Now it is a strange thing, but things that are good to have and days that are good to spend are soon told about, and not much to listen to; while things that are uncomfortable, palpitating, and even gruesome, may make a good tale, and take a deal of telling anyway.

-J.R.R. Tolkein, The Hobbit

Happiness as a teacher is a matter of habit, and a matter of choice. You get into the habit of doing things that work for you- of checking the homework at the beginning of class instead of bringing a stack of papers home every day, or of keeping the kids’ notebooks in the classroom instead of making photocopies of every damn thing- and you realize one day that your last period is over and yet you feel like a civilized human being instead of like Indiana Jones  after feeding every snake in the zoo. You also realize that you can choose to berate yourself for every mistake you or the students make, or not. As Bobby McFerrin says, in every life we have some trouble, but when you worry you make it double.

And so most teachers can come across as self-satisfied people, at least in the matter of their work. You can call it a survival strategy- compulsory dissatisfaction day after day will make you start scanning the Help Wanted ads sooner or later- but deciding that what you gave was good enough, even if it was not ideal, is itself probably pedagogically valuable. Just as, for a child, what matters is often less whether their parent yelled at them for the clothes sprawled across the floor than whether they sense their parent is still angry after the yelling is finished, so too the teacher’s affect percolates across the classroom and attaches itself to all but the very most socially unaware kid. The same shove between Johnny and Tommy while getting in line for recess can be, depending on the teacher’s mood, a momentary hiccup, a Getting In Trouble, or a reason to start hating school. The teacher decides, in the end, whether what is going on in the classroom is acceptable or unacceptable, worthwhile or repulsive, and the kids will generally go along with that judgement, even if they are individually unable to change it.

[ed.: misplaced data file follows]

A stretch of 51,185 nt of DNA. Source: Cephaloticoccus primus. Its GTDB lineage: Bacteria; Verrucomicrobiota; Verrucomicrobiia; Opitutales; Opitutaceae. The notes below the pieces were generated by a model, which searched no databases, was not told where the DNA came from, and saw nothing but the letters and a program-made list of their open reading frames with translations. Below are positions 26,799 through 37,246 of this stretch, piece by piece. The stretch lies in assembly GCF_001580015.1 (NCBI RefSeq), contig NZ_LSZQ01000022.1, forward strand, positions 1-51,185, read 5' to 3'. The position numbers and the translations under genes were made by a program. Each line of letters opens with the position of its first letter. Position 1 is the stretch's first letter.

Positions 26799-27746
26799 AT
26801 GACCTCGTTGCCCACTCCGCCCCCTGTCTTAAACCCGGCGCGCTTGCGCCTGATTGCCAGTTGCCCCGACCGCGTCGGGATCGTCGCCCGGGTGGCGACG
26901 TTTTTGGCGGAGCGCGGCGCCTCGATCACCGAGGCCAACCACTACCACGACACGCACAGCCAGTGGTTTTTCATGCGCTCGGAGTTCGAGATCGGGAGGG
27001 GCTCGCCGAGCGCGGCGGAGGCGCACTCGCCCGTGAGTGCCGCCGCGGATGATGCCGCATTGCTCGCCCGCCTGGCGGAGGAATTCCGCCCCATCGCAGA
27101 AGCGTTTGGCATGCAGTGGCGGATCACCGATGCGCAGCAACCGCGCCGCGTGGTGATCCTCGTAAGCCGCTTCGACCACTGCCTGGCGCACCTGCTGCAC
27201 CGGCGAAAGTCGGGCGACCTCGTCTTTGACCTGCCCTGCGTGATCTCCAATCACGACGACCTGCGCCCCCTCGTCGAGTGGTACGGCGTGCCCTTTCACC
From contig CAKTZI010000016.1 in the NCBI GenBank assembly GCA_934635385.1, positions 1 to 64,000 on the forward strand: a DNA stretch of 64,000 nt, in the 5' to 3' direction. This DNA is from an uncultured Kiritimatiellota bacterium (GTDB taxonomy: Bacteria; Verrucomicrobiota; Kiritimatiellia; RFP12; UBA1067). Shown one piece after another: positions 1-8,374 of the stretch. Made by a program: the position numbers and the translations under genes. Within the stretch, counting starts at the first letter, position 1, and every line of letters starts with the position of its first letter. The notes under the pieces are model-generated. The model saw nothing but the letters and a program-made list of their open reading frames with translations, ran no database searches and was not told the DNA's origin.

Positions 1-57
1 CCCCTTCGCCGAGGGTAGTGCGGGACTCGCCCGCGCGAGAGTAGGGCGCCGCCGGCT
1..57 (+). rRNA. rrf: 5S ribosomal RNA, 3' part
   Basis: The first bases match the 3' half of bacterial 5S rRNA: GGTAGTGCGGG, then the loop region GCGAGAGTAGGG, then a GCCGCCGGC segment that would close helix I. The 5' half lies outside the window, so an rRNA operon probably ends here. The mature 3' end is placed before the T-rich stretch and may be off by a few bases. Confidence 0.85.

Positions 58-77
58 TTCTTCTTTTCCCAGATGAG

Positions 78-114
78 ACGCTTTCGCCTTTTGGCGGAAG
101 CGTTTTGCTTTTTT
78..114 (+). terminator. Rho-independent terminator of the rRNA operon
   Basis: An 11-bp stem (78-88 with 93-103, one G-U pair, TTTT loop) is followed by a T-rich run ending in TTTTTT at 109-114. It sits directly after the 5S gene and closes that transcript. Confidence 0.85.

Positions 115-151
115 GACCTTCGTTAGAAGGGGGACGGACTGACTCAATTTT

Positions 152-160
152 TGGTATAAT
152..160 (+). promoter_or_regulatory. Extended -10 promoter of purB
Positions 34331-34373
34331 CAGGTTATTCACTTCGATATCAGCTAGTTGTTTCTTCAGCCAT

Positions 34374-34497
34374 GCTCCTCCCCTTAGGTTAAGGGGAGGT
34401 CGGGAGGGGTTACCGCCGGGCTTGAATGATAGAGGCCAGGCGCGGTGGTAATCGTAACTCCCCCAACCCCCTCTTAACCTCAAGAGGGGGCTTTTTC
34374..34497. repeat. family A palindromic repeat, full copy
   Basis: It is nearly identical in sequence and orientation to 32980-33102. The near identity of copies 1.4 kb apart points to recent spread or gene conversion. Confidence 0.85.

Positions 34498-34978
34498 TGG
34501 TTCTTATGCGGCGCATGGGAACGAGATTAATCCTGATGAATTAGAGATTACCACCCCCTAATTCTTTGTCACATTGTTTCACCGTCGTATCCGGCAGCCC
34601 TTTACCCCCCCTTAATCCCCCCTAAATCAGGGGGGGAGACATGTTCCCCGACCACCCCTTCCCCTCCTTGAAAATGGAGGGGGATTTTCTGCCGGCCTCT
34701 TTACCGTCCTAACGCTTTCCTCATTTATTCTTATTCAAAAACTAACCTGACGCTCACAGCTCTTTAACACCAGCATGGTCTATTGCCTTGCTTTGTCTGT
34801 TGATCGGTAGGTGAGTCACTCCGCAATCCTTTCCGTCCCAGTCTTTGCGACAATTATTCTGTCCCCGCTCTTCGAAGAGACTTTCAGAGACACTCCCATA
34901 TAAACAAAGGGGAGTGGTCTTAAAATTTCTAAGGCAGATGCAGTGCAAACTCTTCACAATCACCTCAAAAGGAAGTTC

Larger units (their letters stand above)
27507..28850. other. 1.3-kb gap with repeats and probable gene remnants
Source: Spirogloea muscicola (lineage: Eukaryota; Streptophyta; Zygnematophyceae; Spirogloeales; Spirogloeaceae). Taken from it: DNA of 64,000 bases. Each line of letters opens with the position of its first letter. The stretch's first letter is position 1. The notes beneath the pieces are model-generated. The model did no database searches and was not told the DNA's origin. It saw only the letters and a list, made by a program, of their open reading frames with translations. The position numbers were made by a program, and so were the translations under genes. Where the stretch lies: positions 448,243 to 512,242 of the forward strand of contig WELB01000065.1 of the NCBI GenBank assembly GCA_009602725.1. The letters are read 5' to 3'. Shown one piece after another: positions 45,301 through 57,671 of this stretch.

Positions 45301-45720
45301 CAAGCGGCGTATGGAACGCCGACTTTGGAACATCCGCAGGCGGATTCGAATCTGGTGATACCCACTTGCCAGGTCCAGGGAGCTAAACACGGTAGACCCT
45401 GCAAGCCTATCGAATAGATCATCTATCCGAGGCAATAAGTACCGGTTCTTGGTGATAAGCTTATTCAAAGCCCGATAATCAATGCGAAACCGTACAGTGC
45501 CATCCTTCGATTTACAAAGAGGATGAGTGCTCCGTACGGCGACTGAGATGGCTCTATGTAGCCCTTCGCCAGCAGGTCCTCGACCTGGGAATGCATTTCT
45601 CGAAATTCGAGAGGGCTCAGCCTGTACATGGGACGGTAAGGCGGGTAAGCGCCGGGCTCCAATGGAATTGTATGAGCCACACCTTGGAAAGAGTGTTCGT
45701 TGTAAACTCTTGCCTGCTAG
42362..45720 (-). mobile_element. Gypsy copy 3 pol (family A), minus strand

The teacher- who is powerless in her own classroom in many, many ways, and maybe made still more impotent by administrative mandate and intrusion- retains this single great lever of influence, that she is the organizing principle around which the buzzing, bumbling confusion of one or two or three dozen children or adolescents cohere. This is, no doubt, in part the result of the natural hierarchy of age, and is probably intensified when the children see themselves or who they would like to be reflected in the teacher’s mannerisms or diction or gaze. But it is also simply a result of human groups and our desire to organize ourselves around an individual; as Yeats put it:

They came like swallows and like swallows went,
And yet a woman’s powerful character
Could keep a Swallow to its first intent;
And half a dozen in formation there,
That seemed to whirl upon a compass-point,
Found certainty upon the dreaming air.

-William Butler Years, From “Coole Park”

As parent or teacher, as nation or people, we decide whether to be happy; not to accept the unacceptable or not to resolve to improve and to change, but to acknowledge that we are here together and tomorrow will give another chance to try and fail to get it right.

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